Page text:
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Jakarta Post

OJK to regulate capital for financial heavyweights

  • Grace D. Amianti

    The Jakarta Post

Jakarta   /   Tue, January 27, 2015   /  08:40 am

The Financial Services Authority (OJK) plans to set a minimum capital requirement for entities to control their financial groups, ensuring sustainability amid risks faced by their subsidiaries.

The OJK is reviewing the best format to measure consolidated minimum capital requirements, according to OJK commissioner on banking supervision Nelson Tampubolon.

'€œWe hope to complete the review in the first half of this year,'€ Nelson said on Monday.

Nelson said the supervision of financial conglomerates was one of the OJK'€™s major tasks in maintaining the stability of the domestic financial system, which had reached a total asset level of Rp 6.75 quadrillion (US$538.90 billion), 68 percent of which was controlled by 32 financial conglomerates.

Nelson said more domestic banks were eager to build conglomerates, or groups, in which they would acquire companies in insurance, securities, multi-finance and other financial entities.

According to Nelson, the risks are increasing as the industry grows.

Previously, OJK ex-officio executive of Bank Indonesia (BI) Halim Alamsyah said the OJK and the central bank were finalizing the assessments of a number of Indonesian banks to determine which ones were domestic systematically important banks (DSIBs), a category that classified certain banks deemed to have systemic risks due to their wide range of businesses and subsidiaries.

Halim said the category, scheduled to be announced during the next Financial Sector Stability Coordination Forum (FKSSK) later this year and ready to be implemented next year, would calculate certain aspects of a bank, such as its size, inter-connectivity and business complexity.

Nelson said the OJK had completed assessments on 32 banks that owned holdings or multi-subsidiaries, all of which had positive financial conditions. Of the 32, he said 16 were in the process of mapping whether they had the potential to become DSIBs.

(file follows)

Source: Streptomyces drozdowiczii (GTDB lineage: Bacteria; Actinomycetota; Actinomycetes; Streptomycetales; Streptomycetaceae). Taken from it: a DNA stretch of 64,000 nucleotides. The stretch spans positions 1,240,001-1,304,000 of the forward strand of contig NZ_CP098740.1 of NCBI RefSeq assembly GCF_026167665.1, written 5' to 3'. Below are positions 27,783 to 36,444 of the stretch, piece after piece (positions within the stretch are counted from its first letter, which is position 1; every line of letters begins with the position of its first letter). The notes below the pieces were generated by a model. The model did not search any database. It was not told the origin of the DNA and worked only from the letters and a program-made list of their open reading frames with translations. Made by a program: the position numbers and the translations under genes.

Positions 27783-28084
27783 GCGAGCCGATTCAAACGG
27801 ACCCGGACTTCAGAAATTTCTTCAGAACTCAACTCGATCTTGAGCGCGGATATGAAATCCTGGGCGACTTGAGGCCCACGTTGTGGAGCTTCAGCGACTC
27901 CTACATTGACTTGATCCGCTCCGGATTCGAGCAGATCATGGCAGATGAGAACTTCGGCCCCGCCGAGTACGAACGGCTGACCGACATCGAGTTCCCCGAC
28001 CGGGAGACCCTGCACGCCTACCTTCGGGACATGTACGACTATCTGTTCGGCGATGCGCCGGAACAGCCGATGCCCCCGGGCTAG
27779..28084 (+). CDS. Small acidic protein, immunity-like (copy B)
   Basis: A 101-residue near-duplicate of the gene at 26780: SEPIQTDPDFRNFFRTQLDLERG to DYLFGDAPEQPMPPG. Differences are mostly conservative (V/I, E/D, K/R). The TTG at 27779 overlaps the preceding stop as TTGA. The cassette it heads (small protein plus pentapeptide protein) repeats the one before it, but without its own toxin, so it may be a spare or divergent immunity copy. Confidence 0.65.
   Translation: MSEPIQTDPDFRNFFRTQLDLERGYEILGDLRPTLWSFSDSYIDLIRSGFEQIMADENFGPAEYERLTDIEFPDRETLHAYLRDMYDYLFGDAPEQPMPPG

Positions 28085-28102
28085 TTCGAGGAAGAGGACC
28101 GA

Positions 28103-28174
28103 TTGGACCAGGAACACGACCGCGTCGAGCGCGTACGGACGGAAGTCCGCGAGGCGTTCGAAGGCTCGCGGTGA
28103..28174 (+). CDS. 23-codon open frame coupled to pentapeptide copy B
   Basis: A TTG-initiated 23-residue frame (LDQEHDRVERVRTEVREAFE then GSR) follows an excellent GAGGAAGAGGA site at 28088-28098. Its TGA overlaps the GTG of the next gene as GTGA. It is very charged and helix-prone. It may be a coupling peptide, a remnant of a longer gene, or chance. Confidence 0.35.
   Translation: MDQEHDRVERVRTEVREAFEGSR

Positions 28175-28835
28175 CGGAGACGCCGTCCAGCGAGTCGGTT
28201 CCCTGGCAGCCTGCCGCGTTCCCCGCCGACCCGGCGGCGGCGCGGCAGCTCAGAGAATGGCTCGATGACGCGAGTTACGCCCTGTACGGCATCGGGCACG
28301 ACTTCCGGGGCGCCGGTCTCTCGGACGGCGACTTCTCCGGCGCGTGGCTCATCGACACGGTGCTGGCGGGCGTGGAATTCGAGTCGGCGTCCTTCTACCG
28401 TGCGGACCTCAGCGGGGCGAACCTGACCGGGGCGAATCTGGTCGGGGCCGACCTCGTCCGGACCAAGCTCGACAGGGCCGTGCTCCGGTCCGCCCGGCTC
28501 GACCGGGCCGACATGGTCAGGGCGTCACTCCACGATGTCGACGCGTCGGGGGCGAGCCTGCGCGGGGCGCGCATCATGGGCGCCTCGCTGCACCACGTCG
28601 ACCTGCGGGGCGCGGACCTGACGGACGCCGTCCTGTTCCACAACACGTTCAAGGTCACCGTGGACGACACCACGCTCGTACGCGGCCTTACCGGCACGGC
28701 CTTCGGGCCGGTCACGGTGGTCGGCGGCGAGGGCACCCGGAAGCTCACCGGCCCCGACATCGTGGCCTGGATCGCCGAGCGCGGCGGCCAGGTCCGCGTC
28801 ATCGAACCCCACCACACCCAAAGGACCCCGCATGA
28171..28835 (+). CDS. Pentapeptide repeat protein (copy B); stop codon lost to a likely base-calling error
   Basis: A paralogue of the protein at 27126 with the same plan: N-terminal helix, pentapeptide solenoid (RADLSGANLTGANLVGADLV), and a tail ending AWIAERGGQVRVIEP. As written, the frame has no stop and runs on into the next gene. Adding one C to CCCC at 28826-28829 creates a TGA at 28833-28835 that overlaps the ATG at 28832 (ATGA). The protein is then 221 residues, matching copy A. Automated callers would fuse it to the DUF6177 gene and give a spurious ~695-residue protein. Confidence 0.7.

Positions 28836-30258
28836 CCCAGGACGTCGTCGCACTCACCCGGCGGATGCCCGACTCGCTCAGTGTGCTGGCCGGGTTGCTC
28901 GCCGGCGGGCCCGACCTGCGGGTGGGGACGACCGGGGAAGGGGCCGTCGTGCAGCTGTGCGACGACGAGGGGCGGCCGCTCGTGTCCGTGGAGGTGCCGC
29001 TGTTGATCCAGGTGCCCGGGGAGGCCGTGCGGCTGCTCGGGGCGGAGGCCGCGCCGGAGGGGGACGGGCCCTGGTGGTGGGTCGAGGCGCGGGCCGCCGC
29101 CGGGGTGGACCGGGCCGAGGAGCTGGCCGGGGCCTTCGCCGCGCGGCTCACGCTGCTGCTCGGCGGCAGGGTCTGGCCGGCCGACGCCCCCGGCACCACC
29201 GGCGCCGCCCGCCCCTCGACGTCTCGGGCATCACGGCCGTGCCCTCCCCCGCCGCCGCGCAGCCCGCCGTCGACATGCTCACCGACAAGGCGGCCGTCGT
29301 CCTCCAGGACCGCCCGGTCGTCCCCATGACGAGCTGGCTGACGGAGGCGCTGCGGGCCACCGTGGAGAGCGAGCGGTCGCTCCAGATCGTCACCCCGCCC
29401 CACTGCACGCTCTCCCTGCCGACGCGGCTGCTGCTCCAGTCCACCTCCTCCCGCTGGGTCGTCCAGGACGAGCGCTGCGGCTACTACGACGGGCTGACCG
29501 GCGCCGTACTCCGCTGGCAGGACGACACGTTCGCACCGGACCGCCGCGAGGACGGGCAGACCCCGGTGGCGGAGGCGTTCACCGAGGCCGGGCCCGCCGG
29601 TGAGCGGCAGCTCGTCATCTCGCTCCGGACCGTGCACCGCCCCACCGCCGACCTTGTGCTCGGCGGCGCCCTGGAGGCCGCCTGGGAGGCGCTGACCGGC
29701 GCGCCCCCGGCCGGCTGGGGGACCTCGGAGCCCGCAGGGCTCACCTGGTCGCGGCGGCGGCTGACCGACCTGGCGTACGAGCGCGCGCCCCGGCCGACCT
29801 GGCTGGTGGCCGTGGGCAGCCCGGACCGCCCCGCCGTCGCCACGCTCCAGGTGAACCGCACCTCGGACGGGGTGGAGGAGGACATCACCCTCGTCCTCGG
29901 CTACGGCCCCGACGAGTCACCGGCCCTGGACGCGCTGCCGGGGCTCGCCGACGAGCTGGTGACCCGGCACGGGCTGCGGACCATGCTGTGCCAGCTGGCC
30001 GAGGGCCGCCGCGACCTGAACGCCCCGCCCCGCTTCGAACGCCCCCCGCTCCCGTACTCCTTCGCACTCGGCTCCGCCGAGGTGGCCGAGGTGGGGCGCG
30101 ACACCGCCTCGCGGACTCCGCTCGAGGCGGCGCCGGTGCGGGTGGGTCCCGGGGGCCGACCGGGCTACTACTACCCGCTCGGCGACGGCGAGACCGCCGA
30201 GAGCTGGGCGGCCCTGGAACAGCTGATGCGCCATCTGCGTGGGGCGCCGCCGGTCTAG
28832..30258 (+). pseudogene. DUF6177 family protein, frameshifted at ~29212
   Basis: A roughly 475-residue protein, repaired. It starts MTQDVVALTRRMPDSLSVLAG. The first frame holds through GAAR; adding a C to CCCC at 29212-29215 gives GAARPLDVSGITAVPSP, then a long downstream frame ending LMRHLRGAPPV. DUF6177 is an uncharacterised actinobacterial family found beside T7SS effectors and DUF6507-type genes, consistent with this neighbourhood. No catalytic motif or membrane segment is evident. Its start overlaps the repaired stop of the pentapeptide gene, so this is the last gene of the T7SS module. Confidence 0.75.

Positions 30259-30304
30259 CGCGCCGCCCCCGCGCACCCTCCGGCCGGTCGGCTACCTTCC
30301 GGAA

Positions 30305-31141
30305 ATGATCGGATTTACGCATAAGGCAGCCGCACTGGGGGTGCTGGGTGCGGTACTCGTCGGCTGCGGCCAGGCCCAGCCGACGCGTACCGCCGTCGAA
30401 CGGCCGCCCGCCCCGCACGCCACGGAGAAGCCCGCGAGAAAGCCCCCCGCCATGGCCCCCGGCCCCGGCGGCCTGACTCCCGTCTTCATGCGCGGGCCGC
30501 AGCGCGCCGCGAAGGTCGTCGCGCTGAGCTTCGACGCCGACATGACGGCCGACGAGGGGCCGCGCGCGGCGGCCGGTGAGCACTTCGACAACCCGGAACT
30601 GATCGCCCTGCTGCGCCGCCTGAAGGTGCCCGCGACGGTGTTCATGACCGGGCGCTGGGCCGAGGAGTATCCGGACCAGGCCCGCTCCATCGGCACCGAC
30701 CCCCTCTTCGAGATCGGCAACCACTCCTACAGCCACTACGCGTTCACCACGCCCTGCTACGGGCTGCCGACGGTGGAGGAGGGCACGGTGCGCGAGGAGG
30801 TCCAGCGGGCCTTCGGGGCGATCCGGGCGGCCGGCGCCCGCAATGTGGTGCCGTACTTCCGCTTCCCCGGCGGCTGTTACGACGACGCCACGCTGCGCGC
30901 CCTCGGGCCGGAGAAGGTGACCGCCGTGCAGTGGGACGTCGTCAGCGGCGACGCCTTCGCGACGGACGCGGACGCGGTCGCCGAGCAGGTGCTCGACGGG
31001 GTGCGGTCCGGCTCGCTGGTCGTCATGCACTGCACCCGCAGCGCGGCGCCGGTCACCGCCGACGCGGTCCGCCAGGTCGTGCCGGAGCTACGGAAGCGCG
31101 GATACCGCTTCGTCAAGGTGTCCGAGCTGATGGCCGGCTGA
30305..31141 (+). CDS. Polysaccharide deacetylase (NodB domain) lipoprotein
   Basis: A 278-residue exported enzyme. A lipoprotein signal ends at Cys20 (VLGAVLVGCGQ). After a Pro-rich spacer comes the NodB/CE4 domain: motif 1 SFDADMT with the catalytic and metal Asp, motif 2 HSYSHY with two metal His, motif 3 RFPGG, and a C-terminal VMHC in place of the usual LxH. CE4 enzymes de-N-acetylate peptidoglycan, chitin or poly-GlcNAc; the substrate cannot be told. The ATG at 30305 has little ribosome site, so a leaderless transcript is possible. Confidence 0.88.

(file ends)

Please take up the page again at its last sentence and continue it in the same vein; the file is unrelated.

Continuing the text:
Nelson added that the OJK would require the financial conglomerates to appoint the main entities that would be responsible for monitoring their groups. The main entities will probably be the major shareholders or controllers of the groups, he said.

OJK deputy director for commercial bank regulation Eddy Manindo Harahap said the main entities would be required to review and direct their subsidiaries regarding certain risks that would emerge during the business activities of each institution.

At the same time, he said the OJK would systematically supervise conglomerates'€™ consolidated reports as well as each member'€™s financial reports.

Bank Negara Indonesia (BNI) president director Gatot Suwondo said his bank aimed to be a large group called '€œBNI Financial Services'€, which would offer end-to-end financial products and services to meet the growing demand of its customers.

BNI owns four subsidiaries '€” BNI Syariah, BNI Life Insurance, BNI Multifinance and BNI Securities, with each not having contributed more than 10 percent of return of investment (ROI) to their mother company.

Bank Rakyat Indonesia finance director Achmad Baiquni said the lender also planned to acquire a new insurance subsidiary this year, even though it already had a life insurance subsidiary called Bringin Life.

'€œThe life insurance business is attractive, especially bancassurance, so it'€™s our choice,'€ Baiquni said.

West Java'€™s regional development bank PT Bank BJB is also interested in acquiring an insurance company as it plans to add to its capital in 2016, said its president director, Ahmad Irfan.

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